P. S.:  Today, self happened to drop by Woodside Plaza.  As further evidence (as if any were needed) that the California ecomony really really sucks, there was a big sign in front of neighborhood stalwart McWhorter’s Stationers:  STORE CLOSING, EVERYTHING MUST GO.

Stay tuned, dear blog readers.  Stay tuned.

Sun-Struck June Sunday: at the de Young Museum

The front courtyard of the de Young Museum

Today, went with hubby and son to see the Picasso Exhibit which opened last week at the de Young Museum.  Self thinks this is the first time she fully understood why the word “genius” is often appended to the painter’s name.

This is also the first time self has ever heard the word “vampiric” associated with anyone who was not actually a vampire or a character in a book.  That word was on the audio-tour that accompanies the exhibit, and was used by a friend of the painter’s to describe how the already 90-year-old Picasso derived energy from his guests and would use it to feed his art, often going straight from the dinner table to his studio, where he would paint with furious abandon, sometimes for the entire night.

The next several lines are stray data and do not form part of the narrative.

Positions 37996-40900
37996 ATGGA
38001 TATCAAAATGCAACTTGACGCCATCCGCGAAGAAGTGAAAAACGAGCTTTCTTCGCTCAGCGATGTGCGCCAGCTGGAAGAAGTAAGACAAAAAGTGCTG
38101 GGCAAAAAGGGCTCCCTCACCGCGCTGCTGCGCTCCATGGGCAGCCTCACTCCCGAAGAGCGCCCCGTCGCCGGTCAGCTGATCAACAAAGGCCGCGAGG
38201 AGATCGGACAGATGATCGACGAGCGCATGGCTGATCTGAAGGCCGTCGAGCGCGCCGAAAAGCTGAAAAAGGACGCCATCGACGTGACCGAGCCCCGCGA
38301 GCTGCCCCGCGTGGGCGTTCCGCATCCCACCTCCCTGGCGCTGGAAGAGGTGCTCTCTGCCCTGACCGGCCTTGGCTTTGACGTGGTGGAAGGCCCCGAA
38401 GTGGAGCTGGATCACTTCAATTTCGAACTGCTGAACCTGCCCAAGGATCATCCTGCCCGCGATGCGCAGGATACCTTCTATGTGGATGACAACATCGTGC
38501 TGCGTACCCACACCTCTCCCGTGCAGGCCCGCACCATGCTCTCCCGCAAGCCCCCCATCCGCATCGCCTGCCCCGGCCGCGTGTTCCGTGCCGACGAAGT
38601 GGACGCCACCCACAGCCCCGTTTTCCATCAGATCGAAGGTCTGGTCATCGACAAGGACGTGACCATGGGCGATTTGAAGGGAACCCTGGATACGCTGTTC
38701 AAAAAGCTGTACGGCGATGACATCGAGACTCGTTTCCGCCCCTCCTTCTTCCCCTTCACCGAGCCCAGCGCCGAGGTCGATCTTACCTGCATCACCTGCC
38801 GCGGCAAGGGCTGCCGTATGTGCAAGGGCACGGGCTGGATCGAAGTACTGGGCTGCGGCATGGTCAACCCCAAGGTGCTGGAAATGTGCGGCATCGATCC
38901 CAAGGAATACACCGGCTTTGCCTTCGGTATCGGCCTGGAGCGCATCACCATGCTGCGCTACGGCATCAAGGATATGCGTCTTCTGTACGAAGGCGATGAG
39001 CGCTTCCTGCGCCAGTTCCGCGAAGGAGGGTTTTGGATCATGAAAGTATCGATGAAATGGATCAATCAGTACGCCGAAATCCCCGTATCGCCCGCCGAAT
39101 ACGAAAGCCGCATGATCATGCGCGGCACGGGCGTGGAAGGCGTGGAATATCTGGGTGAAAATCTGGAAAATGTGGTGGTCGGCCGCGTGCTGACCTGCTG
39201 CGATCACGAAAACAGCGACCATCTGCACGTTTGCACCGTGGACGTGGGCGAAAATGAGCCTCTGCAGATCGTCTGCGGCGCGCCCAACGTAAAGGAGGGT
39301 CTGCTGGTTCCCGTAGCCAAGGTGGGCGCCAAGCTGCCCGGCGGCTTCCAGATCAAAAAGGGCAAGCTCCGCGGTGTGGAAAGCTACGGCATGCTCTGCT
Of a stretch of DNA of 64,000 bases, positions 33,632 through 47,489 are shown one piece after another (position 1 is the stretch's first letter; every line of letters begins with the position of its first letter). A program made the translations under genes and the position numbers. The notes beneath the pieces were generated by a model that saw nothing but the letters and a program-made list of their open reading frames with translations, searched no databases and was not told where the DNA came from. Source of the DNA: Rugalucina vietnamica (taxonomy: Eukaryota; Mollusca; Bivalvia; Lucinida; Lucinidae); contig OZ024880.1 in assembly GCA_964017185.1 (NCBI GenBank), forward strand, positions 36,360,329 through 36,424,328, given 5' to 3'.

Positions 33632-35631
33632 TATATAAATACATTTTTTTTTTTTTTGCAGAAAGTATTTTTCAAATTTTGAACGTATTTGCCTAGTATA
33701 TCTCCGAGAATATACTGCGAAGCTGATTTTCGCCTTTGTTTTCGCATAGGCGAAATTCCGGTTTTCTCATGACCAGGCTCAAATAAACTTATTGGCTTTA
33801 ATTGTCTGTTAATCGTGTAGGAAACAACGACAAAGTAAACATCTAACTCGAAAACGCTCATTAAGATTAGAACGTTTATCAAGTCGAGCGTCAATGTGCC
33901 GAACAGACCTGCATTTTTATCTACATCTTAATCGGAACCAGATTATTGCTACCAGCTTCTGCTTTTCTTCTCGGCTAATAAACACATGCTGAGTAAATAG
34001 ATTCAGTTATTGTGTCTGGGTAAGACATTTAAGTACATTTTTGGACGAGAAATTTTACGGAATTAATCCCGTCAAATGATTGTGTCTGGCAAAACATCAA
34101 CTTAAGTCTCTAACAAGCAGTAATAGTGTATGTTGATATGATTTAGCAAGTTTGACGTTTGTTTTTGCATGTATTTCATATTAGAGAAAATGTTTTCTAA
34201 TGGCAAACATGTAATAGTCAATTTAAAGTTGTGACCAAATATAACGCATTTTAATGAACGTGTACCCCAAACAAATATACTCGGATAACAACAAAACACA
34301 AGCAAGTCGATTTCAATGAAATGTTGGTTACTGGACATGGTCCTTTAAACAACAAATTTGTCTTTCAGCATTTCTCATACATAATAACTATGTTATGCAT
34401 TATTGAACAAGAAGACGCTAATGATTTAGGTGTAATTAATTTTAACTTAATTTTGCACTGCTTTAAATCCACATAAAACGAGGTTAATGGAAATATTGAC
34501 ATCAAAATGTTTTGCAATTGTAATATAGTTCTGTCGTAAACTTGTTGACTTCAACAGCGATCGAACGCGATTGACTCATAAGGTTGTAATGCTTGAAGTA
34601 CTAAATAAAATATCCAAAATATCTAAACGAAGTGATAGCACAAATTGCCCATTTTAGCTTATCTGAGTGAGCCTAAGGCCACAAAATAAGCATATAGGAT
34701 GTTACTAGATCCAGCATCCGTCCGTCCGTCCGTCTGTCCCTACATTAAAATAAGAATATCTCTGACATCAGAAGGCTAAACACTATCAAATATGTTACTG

Self had bought tickets for the Picasso exhibit, but for mid-July.  Nevertheless, she wasn’t sure son would be visiting then, so she insisted we go today.  And it turned out the tickets for July could not be switched, self had to buy a whole new set of tickets.  But son had his student ID, and self had her museum membership card, so for hubby, self, and son the tab came out to $51.  Which she was all too willing to pay, since son isn’t home very often.  (Self had a hard time understanding why son’s student ticket cost more than hers and hubby’s, but the young Filipina who issued the tickets insisted that the membership discounts and the student discounts had been applied.  And since she was very sweet, and started addressing self in Tagalog, self decided to forbear further argument)

Then, self paid for three audio-tours.  It was such a good tour that self kept stopping to replay certain portions.  Self (she thought), at the rate you’re going, you will never get out of here!  It was also curious because now and then, hubby or son, who self presumed were now way ahead of her, would periodically surface by her side.  So, presumably, they were stopping and re-playing portions of the tour as well.